abstract duality: opposite category,
concrete duality: dual object, dualizable object, fully dualizable object, dualizing object
between higher geometry/higher algebra
Langlands duality, geometric Langlands duality, quantum geometric Langlands duality
(also nonabelian homological algebra)
Riemann integration, Lebesgue integration
line integral/contour integration
integration of differential forms
integration over supermanifolds, Berezin integral, fermionic path integral
Kontsevich integral, Selberg integral, elliptic Selberg integral
integration in ordinary differential cohomology
integration in differential K-theory
What is called Verdier duality is the refinement of Poincaré duality from ordinary cohomology to abelian sheaf cohomology. The Grothendieck six operations formalism is a formalization of aspects of Verdier duality.
In general abstract formulation one says that a locally compact site $X$ (e.g. a locally compact topological space) satisfies Verdier duality if there exists a derived right adjoint $\mathbb{L}p^!$ (exceptional inverse image) to the operation $\mathbb{R}p_!$ of direct image with compact support for the terminal map $X \to \ast$. More generally, in the relative situation, for $f \colon X \to Y$ a map, Verdier duality of $f$ means that $\mathbb{R}f_!$ has a derived right adjoint. If here $X$ is a scheme and $f_! \simeq f_\ast$ coincides with the direct image (“Grothendieck context”) then this is called Grothendieck duality. Therefore one often speaks of Verdier-Grothendieck duality.
If these adjoints exist, then one has the dualizing object in a closed category (dualizing module) $\omega \coloneqq \mathbb{L}p^! k$ (the image under the extra right adjoint of the unit object) and for every abelian sheaf $V$ on $X$ can define the dual object in a closed category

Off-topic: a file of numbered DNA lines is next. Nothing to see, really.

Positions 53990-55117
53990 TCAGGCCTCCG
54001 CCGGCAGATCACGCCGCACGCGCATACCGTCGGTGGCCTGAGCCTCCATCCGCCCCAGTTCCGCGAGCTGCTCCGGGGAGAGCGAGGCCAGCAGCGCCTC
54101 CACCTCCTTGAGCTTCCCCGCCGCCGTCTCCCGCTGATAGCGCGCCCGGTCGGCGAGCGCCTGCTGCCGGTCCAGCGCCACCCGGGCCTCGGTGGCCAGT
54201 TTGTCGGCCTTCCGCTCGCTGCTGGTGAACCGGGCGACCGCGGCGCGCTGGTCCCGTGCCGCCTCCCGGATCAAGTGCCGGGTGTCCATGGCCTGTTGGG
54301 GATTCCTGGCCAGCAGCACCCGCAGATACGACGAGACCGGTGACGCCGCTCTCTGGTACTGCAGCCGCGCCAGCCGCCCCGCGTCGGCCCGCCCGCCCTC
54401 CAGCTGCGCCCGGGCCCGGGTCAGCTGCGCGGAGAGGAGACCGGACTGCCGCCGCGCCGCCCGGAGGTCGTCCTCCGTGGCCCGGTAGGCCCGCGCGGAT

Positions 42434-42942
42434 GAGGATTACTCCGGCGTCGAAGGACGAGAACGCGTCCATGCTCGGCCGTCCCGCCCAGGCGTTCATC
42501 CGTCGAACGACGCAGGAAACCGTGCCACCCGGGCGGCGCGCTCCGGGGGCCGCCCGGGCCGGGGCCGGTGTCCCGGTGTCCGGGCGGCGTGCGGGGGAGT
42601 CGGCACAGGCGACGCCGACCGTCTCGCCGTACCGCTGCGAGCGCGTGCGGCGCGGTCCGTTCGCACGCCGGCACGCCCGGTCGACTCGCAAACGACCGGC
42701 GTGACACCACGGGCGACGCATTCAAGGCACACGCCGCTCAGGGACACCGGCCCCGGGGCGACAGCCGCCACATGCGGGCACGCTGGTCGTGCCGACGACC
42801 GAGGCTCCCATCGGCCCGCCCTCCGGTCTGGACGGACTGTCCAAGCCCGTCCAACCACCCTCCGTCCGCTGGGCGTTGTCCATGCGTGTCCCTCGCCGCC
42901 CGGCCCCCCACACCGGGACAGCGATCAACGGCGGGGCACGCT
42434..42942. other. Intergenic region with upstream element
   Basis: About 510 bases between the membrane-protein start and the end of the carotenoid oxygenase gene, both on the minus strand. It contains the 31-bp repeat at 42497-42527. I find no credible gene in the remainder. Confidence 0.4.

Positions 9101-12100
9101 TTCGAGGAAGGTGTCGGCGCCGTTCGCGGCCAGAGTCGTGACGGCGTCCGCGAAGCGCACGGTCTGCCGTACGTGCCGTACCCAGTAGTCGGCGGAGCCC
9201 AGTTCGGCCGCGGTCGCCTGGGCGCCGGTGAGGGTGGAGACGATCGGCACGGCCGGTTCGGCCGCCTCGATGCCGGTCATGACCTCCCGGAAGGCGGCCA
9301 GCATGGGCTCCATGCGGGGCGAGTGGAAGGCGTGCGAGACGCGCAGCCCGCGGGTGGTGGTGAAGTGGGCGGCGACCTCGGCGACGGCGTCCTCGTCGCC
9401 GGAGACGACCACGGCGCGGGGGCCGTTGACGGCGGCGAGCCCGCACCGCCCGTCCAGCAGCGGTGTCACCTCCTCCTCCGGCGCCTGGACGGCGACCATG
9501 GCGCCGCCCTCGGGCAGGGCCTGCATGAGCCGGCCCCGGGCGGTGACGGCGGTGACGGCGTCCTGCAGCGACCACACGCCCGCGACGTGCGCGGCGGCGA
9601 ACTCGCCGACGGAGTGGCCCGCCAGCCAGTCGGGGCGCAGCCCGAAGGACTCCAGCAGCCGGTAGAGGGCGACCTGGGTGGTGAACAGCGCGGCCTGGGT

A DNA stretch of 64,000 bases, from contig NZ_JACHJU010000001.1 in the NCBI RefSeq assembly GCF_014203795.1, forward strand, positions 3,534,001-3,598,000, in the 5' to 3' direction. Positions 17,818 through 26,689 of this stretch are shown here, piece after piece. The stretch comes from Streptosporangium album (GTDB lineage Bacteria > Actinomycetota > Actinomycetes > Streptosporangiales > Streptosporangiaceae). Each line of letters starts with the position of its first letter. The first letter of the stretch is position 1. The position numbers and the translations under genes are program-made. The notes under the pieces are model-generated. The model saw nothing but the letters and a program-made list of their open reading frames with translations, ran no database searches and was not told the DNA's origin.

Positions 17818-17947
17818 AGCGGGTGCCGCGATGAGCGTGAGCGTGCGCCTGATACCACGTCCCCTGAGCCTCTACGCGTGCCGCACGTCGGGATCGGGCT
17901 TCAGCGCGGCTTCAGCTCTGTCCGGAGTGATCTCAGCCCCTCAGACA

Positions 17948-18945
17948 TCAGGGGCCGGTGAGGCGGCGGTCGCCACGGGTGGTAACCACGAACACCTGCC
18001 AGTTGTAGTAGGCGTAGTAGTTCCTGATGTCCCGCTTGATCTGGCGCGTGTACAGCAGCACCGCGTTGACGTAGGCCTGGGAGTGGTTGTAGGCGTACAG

The analog of Poincaré duality is then the statement that the abelian sheaf cohomology with coefficients in $V$ is dual to the abelian sheaf cohomology with compact support with coefficients in $\mathbb{D}V$.
A fairly general class of implementations of Verdier-Grothendieck duality is discussed in (Joshua, theorem 1.3).
With assumption (Joshua, 4.3) this derives that dualization intertwines the two pushforwards as $\mathbb{D} \circ f_\ast \simeq f_! \circ \mathbb{D}$ (Joshua, corollary 5.4).
The duality is named after Jean-Louis Verdier.
Accounts of the traditional notion include
Wikipedia, Verdier duality
Liviu Niculaescu, The derived category of sheaves and the Poincaré-Verdier duality (pdf)
Jacob Lurie, lecture notes on Verdier duality (2011 pdf, 2013 pdf, 2014 pdf)
A general abstract formalization is in
Discussion in the context of higher algebra/higher geometry is in
Roy Joshua, Generalised Verdier duality for presheaves of spectra—I, Journal of Pure and Applied Algebra Volume 70, Issue 3, 29 March 1991, Pages 273–289
Jonathan Block and Andrey Lazarev, Homotopy Theory and Generalized Duality for Spectral Sheaves, IMRN International Mathematics Research Notices
1996, No. 20 (pdf)
Vladimir Drinfeld, Dennis Gaitsgory, section 5.3 On some finiteness questions for algebraic stacks (arXiv:1108.5351)
Jacob Lurie, section 4.2 of Representability theorems
Formulation in terms of an equivalence between sheaves and cosheaves is in
Peter Schneider, Verdier duality on the building, Journal reine angew. Math. 494, 1998
Justin Curry, Sheaves, Cosheaves and Applications (arXiv:1303.3255)
Jacob Lurie, section 5.5.5 of Higher Algebra
Discussion in the context of prestacks and diagrams of schemes
Dennis Gaitsgory, The Atiyah-Bott formula for the cohomology of the moduli space of bundles on a curve (arXiv:1505.02331)
Alexey Kalugin, On categorical approach to Verdier Duality (arXiv:1505.06922)
Last revised on February 18, 2020 at 12:20:07. See the history of this page for a list of all contributions to it.